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Ian William Craig: Thresholder

Ian William Craig: Thresholder

Craig has quietly been amassing one of the most consistent discographies in contemporary drone music.

Ian William Craig: Thresholder

4.5 / 5

Over the course of this decade, Ian William Craig has quietly been amassing one of the most consistent discographies in contemporary drone music. His unique mixture of operatic singing and lo-fi noise collages already sets him apart from most of his contemporaries, and the vivid emotions buried beneath the clutter are the thing that tips his work from great to awe-inspiring. After a comparatively long break of a year-and-a-half, Craig returns with Thresholder, easily one of the densest—though also one of the finest—works of his career.

Even though it can feel less inviting than the song-based material on 2016’s Centres, Thresholder is nothing if not a further solidification of Craig’s unmatched abilities. His use of harmony is more nuanced, his sound construction denser and his vocal melodies more evocative. Craig has almost entirely eschewed discernable lyrics here, placing the focus entirely on the expressive quality of his singing. Thankfully, he uses this lack of linguistic context to fully explore the limits of wordless vocals: The “oohs” and “ahs” find every corner of possible emotions to occupy, actually finding more nuance in their ambiguity.

The defining quality of Thresholder, then, is its dynamic and emotional diversity. Instead of placidly hovering around a inobtrusive middle ground, Craig’s music here spans a breadth from unnerving quiet to overwhelming grandiosity. He shows the extremes of each in just the first two tracks, opening the album with the patient “Elided.” The track pits an eerie, subterranean drone against Craig’s silky voice and highlights the album’s key contrast between terror and beauty. The tape hiss in the back reads as dissonant and foreboding, but the singing is a barely visible light cutting through the grimness.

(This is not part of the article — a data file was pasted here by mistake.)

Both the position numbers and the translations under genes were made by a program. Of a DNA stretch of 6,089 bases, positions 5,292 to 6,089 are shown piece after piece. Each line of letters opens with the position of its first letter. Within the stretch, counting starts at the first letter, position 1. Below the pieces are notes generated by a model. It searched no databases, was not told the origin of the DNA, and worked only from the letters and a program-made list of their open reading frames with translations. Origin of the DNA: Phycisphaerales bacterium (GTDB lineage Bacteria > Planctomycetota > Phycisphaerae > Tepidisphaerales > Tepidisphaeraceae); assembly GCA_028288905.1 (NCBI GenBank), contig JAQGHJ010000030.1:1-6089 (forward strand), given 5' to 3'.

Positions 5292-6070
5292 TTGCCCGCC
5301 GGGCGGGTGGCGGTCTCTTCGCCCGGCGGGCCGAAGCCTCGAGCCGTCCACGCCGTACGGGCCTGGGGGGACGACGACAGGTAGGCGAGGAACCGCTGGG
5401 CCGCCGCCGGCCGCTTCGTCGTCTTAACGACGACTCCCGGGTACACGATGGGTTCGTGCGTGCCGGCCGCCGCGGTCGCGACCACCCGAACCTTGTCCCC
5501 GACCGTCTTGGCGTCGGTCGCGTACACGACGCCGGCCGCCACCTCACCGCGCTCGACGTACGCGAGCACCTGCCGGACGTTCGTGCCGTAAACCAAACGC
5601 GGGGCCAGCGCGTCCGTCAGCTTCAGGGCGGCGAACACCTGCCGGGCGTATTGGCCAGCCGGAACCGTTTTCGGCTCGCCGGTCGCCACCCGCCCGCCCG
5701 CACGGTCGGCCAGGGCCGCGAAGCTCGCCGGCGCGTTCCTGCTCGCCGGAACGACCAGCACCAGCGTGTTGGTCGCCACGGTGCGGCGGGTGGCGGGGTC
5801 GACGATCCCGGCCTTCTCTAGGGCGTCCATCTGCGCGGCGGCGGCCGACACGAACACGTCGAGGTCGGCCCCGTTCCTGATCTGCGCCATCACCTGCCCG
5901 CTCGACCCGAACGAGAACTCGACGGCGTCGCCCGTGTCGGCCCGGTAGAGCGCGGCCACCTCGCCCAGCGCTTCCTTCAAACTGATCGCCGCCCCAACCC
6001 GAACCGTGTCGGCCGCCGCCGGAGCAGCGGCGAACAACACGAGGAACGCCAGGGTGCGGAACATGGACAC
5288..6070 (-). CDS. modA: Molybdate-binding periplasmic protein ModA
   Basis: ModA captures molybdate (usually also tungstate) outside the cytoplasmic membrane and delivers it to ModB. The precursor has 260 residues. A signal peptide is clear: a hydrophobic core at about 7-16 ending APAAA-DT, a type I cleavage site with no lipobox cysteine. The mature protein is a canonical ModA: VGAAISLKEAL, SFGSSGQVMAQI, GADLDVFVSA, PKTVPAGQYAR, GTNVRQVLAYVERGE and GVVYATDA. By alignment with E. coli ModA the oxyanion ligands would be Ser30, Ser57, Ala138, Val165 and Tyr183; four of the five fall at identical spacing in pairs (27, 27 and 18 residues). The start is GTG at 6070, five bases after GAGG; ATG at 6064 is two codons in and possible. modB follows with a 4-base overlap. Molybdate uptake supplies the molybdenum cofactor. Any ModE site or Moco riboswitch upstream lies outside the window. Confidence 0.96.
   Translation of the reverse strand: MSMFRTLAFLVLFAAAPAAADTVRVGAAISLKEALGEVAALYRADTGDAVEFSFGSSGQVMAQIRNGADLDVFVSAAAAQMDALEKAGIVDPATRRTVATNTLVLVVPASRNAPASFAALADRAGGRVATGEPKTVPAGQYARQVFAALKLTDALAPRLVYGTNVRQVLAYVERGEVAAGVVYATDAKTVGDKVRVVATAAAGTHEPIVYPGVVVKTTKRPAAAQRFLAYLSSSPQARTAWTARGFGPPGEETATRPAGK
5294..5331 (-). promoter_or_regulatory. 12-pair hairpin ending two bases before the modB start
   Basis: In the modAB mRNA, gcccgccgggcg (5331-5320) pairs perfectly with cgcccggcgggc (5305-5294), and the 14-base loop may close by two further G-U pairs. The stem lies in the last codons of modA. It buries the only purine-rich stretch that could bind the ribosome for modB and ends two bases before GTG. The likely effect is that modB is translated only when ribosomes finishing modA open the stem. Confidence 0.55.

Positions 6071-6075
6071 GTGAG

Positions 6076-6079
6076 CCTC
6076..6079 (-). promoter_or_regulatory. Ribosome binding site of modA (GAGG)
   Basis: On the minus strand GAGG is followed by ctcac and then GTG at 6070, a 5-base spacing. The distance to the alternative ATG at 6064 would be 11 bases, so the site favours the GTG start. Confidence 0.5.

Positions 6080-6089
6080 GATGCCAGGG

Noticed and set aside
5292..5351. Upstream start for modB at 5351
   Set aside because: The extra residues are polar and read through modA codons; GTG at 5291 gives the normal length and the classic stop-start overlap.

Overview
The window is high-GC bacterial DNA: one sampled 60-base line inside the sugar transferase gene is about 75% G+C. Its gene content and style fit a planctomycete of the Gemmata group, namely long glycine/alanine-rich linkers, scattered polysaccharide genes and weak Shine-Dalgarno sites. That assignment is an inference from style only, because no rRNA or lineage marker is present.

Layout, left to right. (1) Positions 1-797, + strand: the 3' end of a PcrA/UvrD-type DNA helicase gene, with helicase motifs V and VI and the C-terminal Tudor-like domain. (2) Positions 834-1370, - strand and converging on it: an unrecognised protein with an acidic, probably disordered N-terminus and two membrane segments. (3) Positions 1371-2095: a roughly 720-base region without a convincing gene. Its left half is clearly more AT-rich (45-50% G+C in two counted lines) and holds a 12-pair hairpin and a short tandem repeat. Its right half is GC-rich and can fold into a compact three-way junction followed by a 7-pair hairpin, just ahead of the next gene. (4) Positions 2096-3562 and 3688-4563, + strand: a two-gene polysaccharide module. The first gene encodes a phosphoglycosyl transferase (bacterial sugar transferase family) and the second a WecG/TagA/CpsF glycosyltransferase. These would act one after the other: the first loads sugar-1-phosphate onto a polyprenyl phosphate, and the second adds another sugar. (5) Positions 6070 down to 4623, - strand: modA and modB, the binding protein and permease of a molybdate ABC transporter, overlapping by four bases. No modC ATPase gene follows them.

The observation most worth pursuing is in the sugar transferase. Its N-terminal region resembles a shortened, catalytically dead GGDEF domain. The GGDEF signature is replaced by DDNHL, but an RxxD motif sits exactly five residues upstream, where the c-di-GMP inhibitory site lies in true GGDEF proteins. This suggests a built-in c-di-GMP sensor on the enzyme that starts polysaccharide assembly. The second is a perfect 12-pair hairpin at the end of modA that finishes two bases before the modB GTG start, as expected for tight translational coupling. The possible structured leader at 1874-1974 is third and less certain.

“Elided,” though gloriously intimate, does nothing to prepare the listener for the following track, “Some Absolute Means.” It’s a complete explosion of sound, with booming organ tones bleeding across the mix and fading into one huge mass. Rarely does sound floor this listener this heavily, and rarely are dynamics this quickly contrasted. It feels almost kitschy to follow a deeply contemplative track with one that expresses itself in an unnamable physicality, but Craig’s music moves beyond its potential clichés. “Some Absolute Means” is instead a welcome moment of passion before the album delves into headier material later.

In keeping with how massive “Some Absolute Means” feels, there’s a sense of tangible space that permeates Thresholder. “Idea for Contradiction 1” is the least cluttered piece here, and Craig’s voice becomes the uninterrupted focal point. After what sounds like water dripping from a stalactite in an empty cave, the vocals enter clear and confident. The cavernous reverb surrounding Craig sounds like the product of a natural echo rather than a studio enhancement, and the harmonic climax towards the middle of the track is one of the most chilling moments here. It’s the direct opposite of grandiosity; It’s lonesome sorrow, with Craig singing his woes into an abyss.

The flipside of this exploitation of emptiness is the crippling claustrophobia that mars other tracks. “Discovered in Flat” consists mostly of Craig’s distorted voice and an encompassing tape sound made to resemble wind, but the effect is one of weightlessness. It’s not a transcendent flight, though, as it sounds more like the storm beneath the singer is threatening to tear through all physicality it encounters. Through simple, though not to be understated, techniques like EQ and reverb, Craig is able to manipulate his position in the center of these tracks. Where before he was the actor, here he’s the victim of a totalizing force beyond his control.

Save a necessary break for a record flip, the album flows seamlessly from one track to the next through the use of jumpy tape loops and other mechanic sounds. This recurring gimmick would grow old if each one wasn’t so perfectly suited for the music that proceeds and follows it. There are times, like on “The Last Wesbrook Lament,” where it sounds like a degrading recording caught in an end groove. It’s pleasing and almost nostalgic, the foil to the linking sounds on the previous track “And Therefore the Moonlight.” Here, Craig’s voice is mutilated and spliced, leaving just enough of its original character to retain an eerie almost-humanity.

Thresholder, though less immediate than Craig’s past few releases, is a landmark work for the composer. It shows newfound understandings of texture, space and harmony, and Craig’s vocals have never been more expertly utilized to his advantage. It’s an album that feels more lived in than it does listened to, and it offers endless joys to patient listeners willing to move about its territory and explore these sounds for themselves.

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